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Forget U2, Stones, Here Come Broken Bells, Grinderman: Rock CDs

Broken Bells
The cover of the Broken Bells debut album, released in 2010. The group includes James Mercer of the Shins and producer Brian Burton, better known as Danger Mouse, who previously worked on a Sparkehorse album. Source: Sony via Bloomberg

The Beatles, the Rolling Stones, Guns N’ Roses and U2 have had their day as best group.

Download the latest by the National, Hot Chip and Broken Bells. If you’re thinking, “who?” Well, they’re relatively obscure groups that have produced some of the best new albums.

Brooklyn-based the National has made a great recording -- “High Violet” -- after a decade of refining understated rock anthems on four previous albums. Tracks such as “Afraid of Everyone” simmer nicely. Released on 4AD, with “You Were a Kindness” and other bonus tracks. Rating: ***½.

U.K. electropop rockers Hot Chip started out making dance songs such as “Ready for the Floor.” The title track of “One Life Stand” (EMI) has them settling in for a long-term relationship. Their too-cool-for-school minimalism will appeal to fans of the xx and the Chemical Brothers. Rating: ***.

Put on the Broken Bells’ eponymous debut CD (Columbia) and the opener, “The High Road,” jumps out with its slick chords. No surprise it’s catchy: The band’s members include Brian Burton, better known by his stage name Danger Mouse, mastermind of numerous hits. Rating: ***.

Danger Mouse is also a driving force on the Sparklehorse CD, “Dark Night of the Soul” (Capitol/ Parlophone). The long list of guest vocalists includes Suzanne Vega on “Man Who Played God” and Iggy Pop on “Pain.” Rating: ***.

I Am Kloot, “Sky at Night” (EMI). These Britons often are compared with fellow Mancunians Elbow, for whom success also was long delayed. They shine on ballads such as “To the Brink.” Elbow’s Guy Garvey co-produces. Rating: ***.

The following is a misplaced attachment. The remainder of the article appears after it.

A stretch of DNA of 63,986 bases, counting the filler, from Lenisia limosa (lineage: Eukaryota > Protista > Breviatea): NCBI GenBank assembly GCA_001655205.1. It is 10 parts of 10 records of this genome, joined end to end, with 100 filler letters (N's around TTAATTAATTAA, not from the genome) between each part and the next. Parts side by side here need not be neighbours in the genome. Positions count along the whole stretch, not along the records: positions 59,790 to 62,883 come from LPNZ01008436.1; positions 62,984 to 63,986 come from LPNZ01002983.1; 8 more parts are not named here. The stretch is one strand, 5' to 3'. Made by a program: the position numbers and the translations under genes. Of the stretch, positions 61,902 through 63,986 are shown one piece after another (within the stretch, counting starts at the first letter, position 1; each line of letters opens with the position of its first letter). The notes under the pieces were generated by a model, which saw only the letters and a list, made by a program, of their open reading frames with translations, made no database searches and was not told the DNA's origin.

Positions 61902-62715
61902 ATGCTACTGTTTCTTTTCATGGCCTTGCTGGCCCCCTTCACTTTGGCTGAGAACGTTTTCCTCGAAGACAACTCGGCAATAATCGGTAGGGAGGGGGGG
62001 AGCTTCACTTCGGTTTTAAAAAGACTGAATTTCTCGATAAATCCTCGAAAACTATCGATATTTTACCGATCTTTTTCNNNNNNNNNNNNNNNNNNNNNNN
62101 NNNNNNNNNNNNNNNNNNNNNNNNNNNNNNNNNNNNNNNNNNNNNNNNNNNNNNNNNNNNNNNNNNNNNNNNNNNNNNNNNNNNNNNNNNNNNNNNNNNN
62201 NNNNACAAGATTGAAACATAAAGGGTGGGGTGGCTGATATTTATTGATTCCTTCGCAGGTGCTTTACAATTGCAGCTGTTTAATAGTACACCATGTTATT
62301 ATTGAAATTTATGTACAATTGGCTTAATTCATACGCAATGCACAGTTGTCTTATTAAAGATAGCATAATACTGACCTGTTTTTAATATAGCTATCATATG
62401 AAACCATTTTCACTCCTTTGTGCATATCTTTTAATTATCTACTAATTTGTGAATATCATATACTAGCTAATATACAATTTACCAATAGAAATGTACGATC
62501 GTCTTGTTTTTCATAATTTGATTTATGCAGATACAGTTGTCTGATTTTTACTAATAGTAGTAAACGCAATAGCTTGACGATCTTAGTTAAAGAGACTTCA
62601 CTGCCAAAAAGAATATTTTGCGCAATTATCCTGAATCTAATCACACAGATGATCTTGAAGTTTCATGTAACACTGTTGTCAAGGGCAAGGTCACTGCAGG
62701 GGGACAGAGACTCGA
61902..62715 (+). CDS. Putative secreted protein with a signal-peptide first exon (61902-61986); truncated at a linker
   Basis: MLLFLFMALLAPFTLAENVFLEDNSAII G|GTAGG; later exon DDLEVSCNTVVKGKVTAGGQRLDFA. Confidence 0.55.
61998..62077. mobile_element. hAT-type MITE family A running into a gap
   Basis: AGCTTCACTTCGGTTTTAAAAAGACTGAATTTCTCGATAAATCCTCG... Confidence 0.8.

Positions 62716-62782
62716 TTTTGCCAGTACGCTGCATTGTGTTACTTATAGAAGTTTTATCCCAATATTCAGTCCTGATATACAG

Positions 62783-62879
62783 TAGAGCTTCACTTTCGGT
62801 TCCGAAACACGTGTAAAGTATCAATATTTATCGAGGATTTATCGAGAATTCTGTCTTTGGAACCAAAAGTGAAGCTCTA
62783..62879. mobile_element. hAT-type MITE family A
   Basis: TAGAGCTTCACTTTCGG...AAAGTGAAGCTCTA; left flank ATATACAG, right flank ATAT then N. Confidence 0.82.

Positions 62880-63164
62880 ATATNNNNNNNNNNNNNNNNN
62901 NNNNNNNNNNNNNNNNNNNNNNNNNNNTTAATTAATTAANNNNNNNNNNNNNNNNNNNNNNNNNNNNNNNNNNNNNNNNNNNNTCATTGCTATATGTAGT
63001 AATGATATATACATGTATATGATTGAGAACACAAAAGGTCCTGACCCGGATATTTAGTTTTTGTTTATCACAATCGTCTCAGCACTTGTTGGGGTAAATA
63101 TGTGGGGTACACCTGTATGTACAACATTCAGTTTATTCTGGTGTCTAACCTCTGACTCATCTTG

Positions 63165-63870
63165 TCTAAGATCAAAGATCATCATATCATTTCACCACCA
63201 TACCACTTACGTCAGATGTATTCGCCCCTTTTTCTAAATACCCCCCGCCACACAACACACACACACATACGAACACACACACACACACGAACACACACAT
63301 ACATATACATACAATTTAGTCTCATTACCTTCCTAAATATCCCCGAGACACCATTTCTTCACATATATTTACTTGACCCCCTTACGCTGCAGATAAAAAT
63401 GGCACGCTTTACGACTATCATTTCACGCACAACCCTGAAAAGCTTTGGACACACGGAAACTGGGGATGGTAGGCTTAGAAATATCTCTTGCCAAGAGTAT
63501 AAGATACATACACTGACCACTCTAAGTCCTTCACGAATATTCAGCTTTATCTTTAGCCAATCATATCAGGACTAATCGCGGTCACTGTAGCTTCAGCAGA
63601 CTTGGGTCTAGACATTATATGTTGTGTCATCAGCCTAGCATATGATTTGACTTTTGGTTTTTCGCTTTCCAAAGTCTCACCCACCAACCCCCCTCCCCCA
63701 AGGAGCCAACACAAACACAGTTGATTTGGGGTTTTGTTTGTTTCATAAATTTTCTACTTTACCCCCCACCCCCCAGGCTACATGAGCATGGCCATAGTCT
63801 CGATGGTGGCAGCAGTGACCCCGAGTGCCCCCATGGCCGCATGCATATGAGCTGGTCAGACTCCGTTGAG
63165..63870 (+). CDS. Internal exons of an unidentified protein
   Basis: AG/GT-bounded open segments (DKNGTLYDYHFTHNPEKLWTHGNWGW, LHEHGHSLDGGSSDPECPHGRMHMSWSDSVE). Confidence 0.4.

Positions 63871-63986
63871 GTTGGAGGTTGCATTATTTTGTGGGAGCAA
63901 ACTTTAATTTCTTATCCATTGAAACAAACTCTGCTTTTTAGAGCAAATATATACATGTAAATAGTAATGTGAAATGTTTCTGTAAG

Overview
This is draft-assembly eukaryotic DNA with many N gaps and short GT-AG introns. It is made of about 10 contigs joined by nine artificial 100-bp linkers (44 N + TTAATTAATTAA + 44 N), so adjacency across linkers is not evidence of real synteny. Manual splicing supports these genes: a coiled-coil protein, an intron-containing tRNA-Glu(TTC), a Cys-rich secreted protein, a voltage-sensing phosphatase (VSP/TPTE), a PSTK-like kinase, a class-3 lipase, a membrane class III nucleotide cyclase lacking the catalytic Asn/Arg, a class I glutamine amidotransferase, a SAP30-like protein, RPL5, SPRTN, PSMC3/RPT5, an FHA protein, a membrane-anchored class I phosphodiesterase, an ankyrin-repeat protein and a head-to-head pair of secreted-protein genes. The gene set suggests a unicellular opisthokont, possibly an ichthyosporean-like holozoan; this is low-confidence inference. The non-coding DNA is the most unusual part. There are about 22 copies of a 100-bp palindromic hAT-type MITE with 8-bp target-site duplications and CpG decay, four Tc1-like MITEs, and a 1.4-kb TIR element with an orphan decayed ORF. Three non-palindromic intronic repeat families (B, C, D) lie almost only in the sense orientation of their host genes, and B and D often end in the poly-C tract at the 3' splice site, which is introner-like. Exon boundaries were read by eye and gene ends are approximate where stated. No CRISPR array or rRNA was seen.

What is it with Manchester? Also hailing from the city are Delphic, whose dance moves on “Acolyte” (Polydor) recall New Order; Everything Everything, with a genre-defying debut “Man Alive” (Geffen); and the duo Hurts, whose first album “Happiness” (RCA) aims to capture the heights of the Pet Shop Boys. They don’t succeed, but try hard. Ratings: **.

A review copy from Jagjaguwar records, in a plain box and labeled “Public Strain,” had me baffled with its weird glacial melodies and off-key singing. It turned out to be a thing of beauty, the second album by Women, a misleadingly named Canadian quartet of guys. Rating: ***½.

Fans of Women’s psychedelic raves probably will appreciate Atlanta band Deerhunter, whose “Halcyon Digest” on 4AD is drenched in guitar fuzz. Rating: ***.

Second albums are often the hardest. Grinderman, Nick Cave’s latest band, stakes its claim to greatness with a rough-hewn series of riffs on “Grinderman 2” (Mute/Anti). Rating ***½. The impressive New York act MGMT isn’t so successful with its sophomore “Congratulations” (Sony): doubtless they’ll bounce back. Rating **.

There’s also much to laud by more-trumpeted groups such as Arcade Fire, Band of Joy and Gorillaz. Rating: **** each.

What the Stars Mean:
****       Excellent
***        Good
**         Average
*          Poor
(No stars) Worthless

The CDs are priced from $12.98. Download fees vary across services.

(Mark Beech writes for Muse, the arts and leisure section of Bloomberg News. The opinions expressed are his own. This is the last of a series of three on 2010 music by newer artists.)

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